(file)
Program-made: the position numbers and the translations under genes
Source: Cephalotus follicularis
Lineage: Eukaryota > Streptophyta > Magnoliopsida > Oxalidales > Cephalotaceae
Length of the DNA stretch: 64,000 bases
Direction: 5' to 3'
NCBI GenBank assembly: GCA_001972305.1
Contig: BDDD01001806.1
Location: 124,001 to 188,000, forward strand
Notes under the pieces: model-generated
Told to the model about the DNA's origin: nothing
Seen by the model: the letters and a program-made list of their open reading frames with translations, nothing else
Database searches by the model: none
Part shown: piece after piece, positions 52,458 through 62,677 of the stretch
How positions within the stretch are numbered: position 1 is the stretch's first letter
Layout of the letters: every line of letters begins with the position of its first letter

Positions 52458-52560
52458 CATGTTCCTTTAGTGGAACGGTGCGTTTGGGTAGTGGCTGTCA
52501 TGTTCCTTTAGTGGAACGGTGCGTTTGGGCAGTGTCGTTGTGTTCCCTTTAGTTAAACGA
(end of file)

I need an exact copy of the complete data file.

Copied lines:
Program-made: the position numbers and the translations under genes
Source: Cephalotus follicularis
Lineage: Eukaryota > Streptophyta > Magnoliopsida > Oxalidales > Cephalotaceae
Length of the DNA stretch: 64,000 bases
Direction: 5' to 3'
NCBI GenBank assembly: GCA_001972305.1
Contig: BDDD01001806.1
Location: 124,001 to 188,000, forward strand
Notes under the pieces: model-generated
Told to the model about the DNA's origin: nothing
Seen by the model: the letters and a program-made list of their open reading frames with translations, nothing else
Database searches by the model: none
Part shown: piece after piece, positions 52,458 through 62,677 of the stretch
How positions within the stretch are numbered: position 1 is the stretch's first letter
Layout of the letters: every line of letters begins with the position of its first letter

Positions 52458-52560
52458 CATGTTCCTTTAGTGGAACGGTGCGTTTGGGTAGTGGCTGTCA
52501 TGTTCCTTTAGTGGAACGGTGCGTTTGGGCAGTGTCGTTGTGTTCCCTTTAGTTAAACGA